According to Jeremy MacBean, director of business development at IT Weapons, this is the first deal that the company has entertained, despite previous offers for partnerships.
“Never been interested in anything until we saw the shared vision and interest, and Konica Minolta’s desire to protect what we’ve built,” MacBean told CDN. “There’s nothing that felt quite right before. They have a real hunger for building out services capacity and protect our culture as a services and execution engine.”
Konica Minolta, headquartered in Tokyo, Japan, primarily focuses on the lenses, industrial printing and imaging hardware business, although it does offer a managed print service as well. IT Weapons, meanwhile, ranks 60th on CDN’s Top 100 Solution Providers list, and most recently won bronze for Best at Enterprise Solution at CDN Channel Elite Awards 2015, and made an acquisition of its own of fellow solution provider Collins IT in April.
According to MacBean, the deal, which has been negotiated since spring this year, is part of a trend that is seeing hardware manufacturers building service capacity, as well as companies in the channel consolidating.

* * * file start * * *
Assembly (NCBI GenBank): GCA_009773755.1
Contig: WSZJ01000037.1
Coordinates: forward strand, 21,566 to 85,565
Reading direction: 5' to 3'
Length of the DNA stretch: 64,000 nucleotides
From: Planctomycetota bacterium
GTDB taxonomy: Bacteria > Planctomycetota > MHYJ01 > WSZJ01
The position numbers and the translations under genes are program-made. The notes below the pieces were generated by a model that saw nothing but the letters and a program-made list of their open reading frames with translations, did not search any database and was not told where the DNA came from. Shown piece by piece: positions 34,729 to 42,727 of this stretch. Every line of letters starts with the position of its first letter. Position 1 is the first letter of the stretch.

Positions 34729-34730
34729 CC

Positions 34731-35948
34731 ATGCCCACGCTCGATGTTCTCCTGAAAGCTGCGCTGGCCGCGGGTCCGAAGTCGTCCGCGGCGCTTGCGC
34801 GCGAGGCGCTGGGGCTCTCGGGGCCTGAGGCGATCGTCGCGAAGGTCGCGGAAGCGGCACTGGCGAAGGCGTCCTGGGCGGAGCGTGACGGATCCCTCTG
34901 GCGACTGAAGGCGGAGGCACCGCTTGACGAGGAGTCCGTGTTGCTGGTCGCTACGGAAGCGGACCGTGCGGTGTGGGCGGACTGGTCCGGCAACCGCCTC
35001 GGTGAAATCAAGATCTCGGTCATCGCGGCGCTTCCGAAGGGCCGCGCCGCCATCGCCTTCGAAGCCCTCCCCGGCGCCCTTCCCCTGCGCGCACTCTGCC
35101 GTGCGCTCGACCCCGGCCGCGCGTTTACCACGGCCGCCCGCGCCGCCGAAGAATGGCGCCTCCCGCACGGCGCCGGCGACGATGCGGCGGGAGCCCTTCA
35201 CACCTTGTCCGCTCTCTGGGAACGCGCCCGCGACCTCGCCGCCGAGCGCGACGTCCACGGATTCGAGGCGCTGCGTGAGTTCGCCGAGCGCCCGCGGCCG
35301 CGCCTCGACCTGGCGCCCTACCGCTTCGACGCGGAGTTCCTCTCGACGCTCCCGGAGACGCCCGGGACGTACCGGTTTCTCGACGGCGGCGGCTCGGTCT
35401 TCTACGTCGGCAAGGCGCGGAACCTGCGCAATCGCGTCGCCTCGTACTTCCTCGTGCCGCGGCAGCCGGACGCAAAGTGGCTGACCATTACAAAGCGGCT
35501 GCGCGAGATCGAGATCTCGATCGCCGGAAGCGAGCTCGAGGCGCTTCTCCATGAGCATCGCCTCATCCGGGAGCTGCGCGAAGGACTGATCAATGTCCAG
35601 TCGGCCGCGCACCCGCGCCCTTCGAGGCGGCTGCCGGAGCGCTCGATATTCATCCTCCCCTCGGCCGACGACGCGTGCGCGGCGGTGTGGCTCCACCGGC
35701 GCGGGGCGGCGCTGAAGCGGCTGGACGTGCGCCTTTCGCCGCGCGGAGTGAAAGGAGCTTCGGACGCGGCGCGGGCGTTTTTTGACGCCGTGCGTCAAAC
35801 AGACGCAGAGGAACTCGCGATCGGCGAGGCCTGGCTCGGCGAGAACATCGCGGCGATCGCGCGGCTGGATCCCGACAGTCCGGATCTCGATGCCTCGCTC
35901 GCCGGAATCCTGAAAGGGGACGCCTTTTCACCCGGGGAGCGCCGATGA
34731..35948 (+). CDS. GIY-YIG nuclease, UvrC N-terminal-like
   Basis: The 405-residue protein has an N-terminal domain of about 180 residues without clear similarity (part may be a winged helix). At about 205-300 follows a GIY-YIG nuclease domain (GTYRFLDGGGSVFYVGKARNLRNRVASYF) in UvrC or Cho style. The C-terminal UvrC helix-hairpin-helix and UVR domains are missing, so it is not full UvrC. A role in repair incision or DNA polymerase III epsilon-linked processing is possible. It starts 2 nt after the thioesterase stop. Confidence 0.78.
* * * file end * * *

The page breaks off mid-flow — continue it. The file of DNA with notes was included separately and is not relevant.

He added that Konica Minolta has over 10,000 customers in 18 Canadian cities alone, and had successfully made an acquisition in the same vein in the US.
As for IT Weapons, the Konica Minolta’s large customer base will present an opportunity for growth. While MacBean said that there are will be no rebranding, logistical, or changes to management staff, IT Weapons will now have a larger sales force with offices across the country that it can “lean on” to service national clients.
As for whether the sale of IT Weapons is an exit or retirement strategy for its co-founders Jason MacBean and Ted Garner?
“Absolutely not,” MacBean said. “We’re going harder, faster, better, stronger. We can continue to do what we’re great at and have no intention to stop.